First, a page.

Wednesday, October 11, 2017

Broken Bothered Bewildered

When we hear of the famous committing crimes for decades unscathed yet when the average Joe or Jill even brushes against the criminal justice system they find their lives utterly in ruin so one wonders how is that just or fair?  It is not and in the blog post about Power Fame and Money it enables those to use a bully pulpit of lawsuits, careful public image and of course courting those who defend such image and lastly success that blinds those to the truth while binding others to cover lies.

Then we have the members of the system - the Lawyers, Judges, the Prosecutors and the Police that are fully vested in retaining the status quo as a form of job security under the guise of justice. Those who are not as fortunate find themselves against a well funded and in turn encouraged system of duplicity much in the same way it enables a Harvey Weinstein or Bill Cosby to go untouched.

Two weeks ago John Oliver covered the issue of Junk aka Forensic Science and how it manages under the guise of Hollywood graphics and misguided and misinformed Judges that enables those to believe such a thing as Dental Science, Lie Detectors and Facial Analysis exists and is a legitimate form of crime resolution.  And while DNA is still the Cadillac of crime analysis it too has its failings and problems that are not clearly explained to Judges or Juries let alone the individual charged.



Then we have the increasing issue of Police Misconduct.  This story in The New York Times about a Detective whose arrest records were too good to be true.  And the truth was it was full of lies and misinformation that puts many if not all of his convictions false, like confessions that many Police illicit with no real knowledge of the facts or with the data to prove the confession.

Police are not trustworthy we have the issues of drugs being planted on innocent individuals, those being killed where they stand or sit or walk and we have Police committing their own version Harvey Weinstein as this story today of an Officer having sexual intercourse with a minor, compensating her for it and videotaping it. It appears she was like Mr. Weinstein not his first.

And we have more incompetence with regards to the Police and Sheriff department in Las Vegas as the truth with regards to the timeline in Las Vegas when the Police finally entered the crime scene which appears later than first notified.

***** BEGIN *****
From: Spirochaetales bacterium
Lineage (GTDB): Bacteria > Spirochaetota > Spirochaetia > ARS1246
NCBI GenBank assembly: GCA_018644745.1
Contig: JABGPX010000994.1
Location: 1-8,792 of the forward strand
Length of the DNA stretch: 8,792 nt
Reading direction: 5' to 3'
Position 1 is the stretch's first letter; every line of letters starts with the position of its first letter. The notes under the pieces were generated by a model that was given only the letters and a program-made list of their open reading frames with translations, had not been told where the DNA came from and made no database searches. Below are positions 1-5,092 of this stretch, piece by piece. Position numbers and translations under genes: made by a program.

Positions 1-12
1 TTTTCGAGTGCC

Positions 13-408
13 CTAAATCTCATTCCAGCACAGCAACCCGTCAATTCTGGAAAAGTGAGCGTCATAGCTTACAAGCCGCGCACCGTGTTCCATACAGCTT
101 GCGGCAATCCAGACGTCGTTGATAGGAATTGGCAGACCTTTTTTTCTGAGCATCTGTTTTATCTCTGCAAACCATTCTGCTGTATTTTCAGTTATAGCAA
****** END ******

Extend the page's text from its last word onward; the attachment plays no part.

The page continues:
This is consistent with the timeline regarding the mass shooting at the Pulse Club in  Orlando and that SWAT waited three hours before breaching the disco enabling the shooter to kill and injure more had they entered earlier.

The issues surrounding Prosecutorial Misconduct has been well noted and it another issue of how the system fails to serve Justice as uphold the belief innocent to proven guilty.  I laugh that my Prosecutor as many do when they leave office become defense Attorneys.  The reality is Jen Miller was a shitty Prosecutor but had the State on her side and laws and jury instructions written to make her job easier but who in the fuck would hire this cunt?  She is likely eeking out a living much like my former Lawyers and that again is cold comfort.

But lastly the wall the guardian of the gate the Defense Attorney is truly the largest farce in the system.  Be they privately hired or part of our Public Defense system they are truly the most dangerous morons that do nothing to actually assist their clients.  I have told you of my horrific team of Attorney's - Ted Vosk and Kevin Trombold - and their inability to listen and to in turn respect my wishes.  I have no good wishes for them and can only hope they feel one-tenth of the anger and rage I feel daily when I even type their names.   But then I was not charged with a felony with a potential outcome as the Death Penalty.   So I when I read the below I understood and recognized his frustration.

We have a system so broken it is bothersome and bewildering.




Facing the Death Penalty With a Disloyal Lawyer


By ADAM LIPTAK
THE NEW YORK TIMES
OCT. 9, 2017

WASHINGTON — Two weeks before Robert McCoy was to be tried for a triple murder, his lawyer paid him a visit. It was the summer of 2011, and the two men met in a holding cell in a Louisiana courthouse. Mr. McCoy, who was facing the death penalty, told his lawyer he was innocent.

Mr. McCoy was adamant. Others had committed the crimes, he said, and he wanted to clear his name.

The lawyer, Larry English, said he had a different strategy.

“I met with Robert at the courthouse and explained to him that I intended to concede that he had killed the three victims,” Mr. English recalled in a sworn statement. “Robert was furious and it was a very intense meeting. He told me not to make that concession, but I told him that I was going to do so.”